Opponents of President Barack Obama's new Cuba policy have threatened to block his efforts to restore diplomatic relations after 50 years of hostility.
Florida Senator Marco Rubio promised on CNN to block the nomination of any US ambassador to Cuba.
Other anti-Castro legislators suggested Congress would remove funding for any normalised ties with the country.
US-Cuban ties have been frozen since the early 1960s - a policy of isolation Mr Obama condemned as a failure.
On Wednesday, the US president said it was time for a new approach.
As part of the deal, US contractor Alan Gross, 65, and an unnamed intelligence officer loyal to the US were released from Cuban prison in return for three Cubans held in the US.
Analysis, Thomas Sparrow, BBC Mundo
It is interesting to note that there is a marked contrast between Cuban Americans around the US, who tend to favour normal relations between the two countries, and leading Cuban American congressmen in Washington.
Senators Robert Menendez, a Democrat from New Jersey, and Marco Rubio, a Republican from Florida, have played very vocal roles in the Senate Foreign Relations committee, and they have both been very critical of President Obama's announcement yesterday.
Mr Rubio said he didn't care if "99% of people in polls" disagreed with his stance, a message that could resonate in Florida, the traditional home of the Cuban exile community but also a state that is increasingly becoming more diverse and less dominated by Cuban affairs.
Ultimately, comments like these come to show how so-called hardliners still have significant clout when it comes to preventing a new course in bilateral relations, even when common Cubans, especially younger generations, have moved on beyond these traditional views.
The US will now seek to set up an embassy in Cuba, expand US visitors to Cuba, open up banking and increase caps on how much cash Cubans can post to relatives on to the island.
But only Congress has the power to end the full trade embargo, and with many Republicans deeply opposed to such a change, correspondents say it is unlikely to happen soon.
Among those opposed to restoring diplomatic relations was Democratic Senator Robert Menendez who said he was "deeply disappointed".
"It's a fallacy to believe that Cuba will reform because an American president opens his hands and the Castro brothers will suddenly unclench their fists."
Fellow Senator Lindsey Graham, a Republican, said he would be among those trying to pass legislation to undercut funding for policy changes, including setting up an embassy.
"Normalising relations with Cuba is a bad idea at a bad time," tweeted Mr Graham, who will become chairman of a committee that determines state department funding in January.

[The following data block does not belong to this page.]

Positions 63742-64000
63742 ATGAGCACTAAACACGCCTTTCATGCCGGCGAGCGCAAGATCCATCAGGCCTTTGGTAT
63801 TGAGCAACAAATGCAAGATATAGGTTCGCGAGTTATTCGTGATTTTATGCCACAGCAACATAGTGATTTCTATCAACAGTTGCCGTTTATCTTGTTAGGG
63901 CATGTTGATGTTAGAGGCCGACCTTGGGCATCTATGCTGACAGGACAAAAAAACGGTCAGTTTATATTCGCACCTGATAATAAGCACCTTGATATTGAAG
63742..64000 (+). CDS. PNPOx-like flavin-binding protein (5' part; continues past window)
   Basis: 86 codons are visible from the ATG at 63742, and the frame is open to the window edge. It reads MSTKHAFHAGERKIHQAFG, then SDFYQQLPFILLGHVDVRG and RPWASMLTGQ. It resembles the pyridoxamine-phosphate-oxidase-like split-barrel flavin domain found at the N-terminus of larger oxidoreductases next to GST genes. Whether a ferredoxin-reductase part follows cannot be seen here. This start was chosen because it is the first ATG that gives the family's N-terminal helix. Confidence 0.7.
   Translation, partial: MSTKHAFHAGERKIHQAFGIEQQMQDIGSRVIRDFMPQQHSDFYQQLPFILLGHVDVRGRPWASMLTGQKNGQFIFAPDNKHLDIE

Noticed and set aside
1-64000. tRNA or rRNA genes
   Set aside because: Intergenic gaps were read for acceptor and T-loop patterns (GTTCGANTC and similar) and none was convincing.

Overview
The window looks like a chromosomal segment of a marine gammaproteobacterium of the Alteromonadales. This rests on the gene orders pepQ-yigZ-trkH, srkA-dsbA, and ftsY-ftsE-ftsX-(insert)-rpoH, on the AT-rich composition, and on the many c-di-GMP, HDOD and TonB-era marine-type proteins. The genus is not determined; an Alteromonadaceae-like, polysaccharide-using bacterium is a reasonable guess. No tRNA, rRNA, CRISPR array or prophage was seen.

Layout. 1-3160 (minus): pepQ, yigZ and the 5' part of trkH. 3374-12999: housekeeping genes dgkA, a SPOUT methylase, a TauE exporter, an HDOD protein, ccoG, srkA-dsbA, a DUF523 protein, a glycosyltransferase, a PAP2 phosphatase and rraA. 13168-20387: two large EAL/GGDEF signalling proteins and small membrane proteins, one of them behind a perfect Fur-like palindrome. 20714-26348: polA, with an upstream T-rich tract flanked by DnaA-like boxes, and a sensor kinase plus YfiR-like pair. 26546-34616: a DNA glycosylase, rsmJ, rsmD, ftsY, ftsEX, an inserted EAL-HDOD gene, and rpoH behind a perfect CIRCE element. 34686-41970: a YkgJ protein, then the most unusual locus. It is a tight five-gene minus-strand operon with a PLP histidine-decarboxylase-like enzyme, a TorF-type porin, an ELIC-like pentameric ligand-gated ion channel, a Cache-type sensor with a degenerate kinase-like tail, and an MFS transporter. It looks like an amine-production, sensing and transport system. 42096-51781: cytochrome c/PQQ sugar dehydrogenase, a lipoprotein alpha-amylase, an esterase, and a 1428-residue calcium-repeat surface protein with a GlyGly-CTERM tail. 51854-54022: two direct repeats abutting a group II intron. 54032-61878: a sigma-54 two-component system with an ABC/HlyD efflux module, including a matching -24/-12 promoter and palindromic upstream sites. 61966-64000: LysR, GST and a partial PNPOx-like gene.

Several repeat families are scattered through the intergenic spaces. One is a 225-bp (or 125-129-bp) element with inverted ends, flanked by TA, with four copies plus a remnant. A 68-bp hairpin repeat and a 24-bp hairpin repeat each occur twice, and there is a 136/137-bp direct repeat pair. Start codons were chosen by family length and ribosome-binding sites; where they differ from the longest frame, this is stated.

Republican Senator Marco Rubio slammed the deal as "inexplicable".
"Appeasing the Castro brothers will only cause other tyrants from Caracas to Tehran to Pyongyang to see that they can take advantage of President Obama's naivete during his final two years in office," Mr Rubio said in a statement.
Mr Rubio told CNN on Wednesday he reserved the right "to do everything within the rules of the Senate to prevent that sort of individual from ever even coming up for a vote," referring to the confirmation process for ambassadors in relation to Cuba.
Their objections mirror the concerns of some dissident Cubans living in the US.
"It is a betrayal. The talks are only going to benefit Cuba," Carlos Munoz Fontanil said at a protest in Miami's Calle Ocho.
Despite this opposition by members of Congress like Mr Rubio and Mr Menendez, some analysts have preferred to stress that Mr Obama has considerable support in Congress.
Cynthia Arnson, director of the Latin America programme at the Wilson Center, told BBC Mundo that "it is important to underscore that there are many Republicans who are not resisting this or are neutral".
And Tomas Bilbao, executive director of the Cuba Study Group, a non-governmental organisation in Washington, highlighted the fact that the plane that brought Alan Gross back to the US had three members of Congress on board, including Republican Jeff Flake, from Arizona.
Officials said that Mr Obama and Mr Castro spoke by telephone on Tuesday for nearly an hour - the first presidential-level talks between the two nations since Cuba's 1959 revolution.
In exchange for Mr Gross, who was in poor health, and the unnamed intelligence officer, Washington released three members of the so-called "Cuban Five" who were serving lengthy sentences for espionage.
Mr Gross's five-year imprisonment had undermined previous attempts to thaw diplomatic relations between the two countries.
1959: Fidel Castro and his guerrilla army defeat the US-backed Cuban regime of Fulgencio Batista
1960-1961: Cuba nationalises US businesses without compensation; US breaks off diplomatic relations and imposes a trade embargo in response
1961: Failed Bay of Pigs invasion by CIA-backed Cuban exiles
1962: Soviet Union deploys ballistic missiles to Cuba, prompting Cuban Missile Crisis
2001: Five Cubans, dubbed the Cuban Five, are jailed in Miami for spying
2008: Raul Castro becomes Cuban president
2009: US citizen Alan Gross detained in Cuba accused of spying
Dec 2013: US President Barack Obama and Raul Castro shake hands at Nelson Mandela's funeral - the first such public gesture since 1959
17 December 2014: Alan Gross is released by Cuba